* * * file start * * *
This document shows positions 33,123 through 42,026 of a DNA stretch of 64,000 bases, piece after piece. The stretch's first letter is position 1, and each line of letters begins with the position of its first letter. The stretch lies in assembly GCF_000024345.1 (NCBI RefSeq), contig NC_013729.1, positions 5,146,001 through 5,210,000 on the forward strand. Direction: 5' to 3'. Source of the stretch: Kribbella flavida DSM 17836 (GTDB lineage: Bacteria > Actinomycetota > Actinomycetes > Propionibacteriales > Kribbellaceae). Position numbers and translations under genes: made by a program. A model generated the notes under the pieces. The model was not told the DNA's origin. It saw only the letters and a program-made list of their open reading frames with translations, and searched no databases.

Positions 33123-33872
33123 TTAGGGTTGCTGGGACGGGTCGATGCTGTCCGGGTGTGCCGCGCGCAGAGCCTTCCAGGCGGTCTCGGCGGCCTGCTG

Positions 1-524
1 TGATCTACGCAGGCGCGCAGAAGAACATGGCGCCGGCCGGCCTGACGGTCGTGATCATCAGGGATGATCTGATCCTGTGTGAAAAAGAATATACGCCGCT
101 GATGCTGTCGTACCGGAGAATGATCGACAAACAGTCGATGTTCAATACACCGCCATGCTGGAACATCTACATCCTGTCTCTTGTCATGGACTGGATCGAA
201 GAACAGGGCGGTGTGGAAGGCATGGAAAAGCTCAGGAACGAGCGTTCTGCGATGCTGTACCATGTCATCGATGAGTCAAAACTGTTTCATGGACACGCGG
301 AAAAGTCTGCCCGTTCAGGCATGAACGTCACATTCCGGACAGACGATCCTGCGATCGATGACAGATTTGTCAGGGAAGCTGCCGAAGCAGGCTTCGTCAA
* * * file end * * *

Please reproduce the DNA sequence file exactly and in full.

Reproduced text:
This document shows positions 33,123 through 42,026 of a DNA stretch of 64,000 bases, piece after piece. The stretch's first letter is position 1, and each line of letters begins with the position of its first letter. The stretch lies in assembly GCF_000024345.1 (NCBI RefSeq), contig NC_013729.1, positions 5,146,001 through 5,210,000 on the forward strand. Direction: 5' to 3'. Source of the stretch: Kribbella flavida DSM 17836 (GTDB lineage: Bacteria > Actinomycetota > Actinomycetes > Propionibacteriales > Kribbellaceae). Position numbers and translations under genes: made by a program. A model generated the notes under the pieces. The model was not told the DNA's origin. It saw only the letters and a program-made list of their open reading frames with translations, and searched no databases.

Positions 33123-33872
33123 TTAGGGTTGCTGGGACGGGTCGATGCTGTCCGGGTGTGCCGCGCGCAGAGCCTTCCAGGCGGTCTCGGCGGCCTGCTG

Positions 1-524
1 TGATCTACGCAGGCGCGCAGAAGAACATGGCGCCGGCCGGCCTGACGGTCGTGATCATCAGGGATGATCTGATCCTGTGTGAAAAAGAATATACGCCGCT
101 GATGCTGTCGTACCGGAGAATGATCGACAAACAGTCGATGTTCAATACACCGCCATGCTGGAACATCTACATCCTGTCTCTTGTCATGGACTGGATCGAA
201 GAACAGGGCGGTGTGGAAGGCATGGAAAAGCTCAGGAACGAGCGTTCTGCGATGCTGTACCATGTCATCGATGAGTCAAAACTGTTTCATGGACACGCGG
301 AAAAGTCTGCCCGTTCAGGCATGAACGTCACATTCCGGACAGACGATCCTGCGATCGATGACAGATTTGTCAGGGAAGCTGCCGAAGCAGGCTTCGTCAA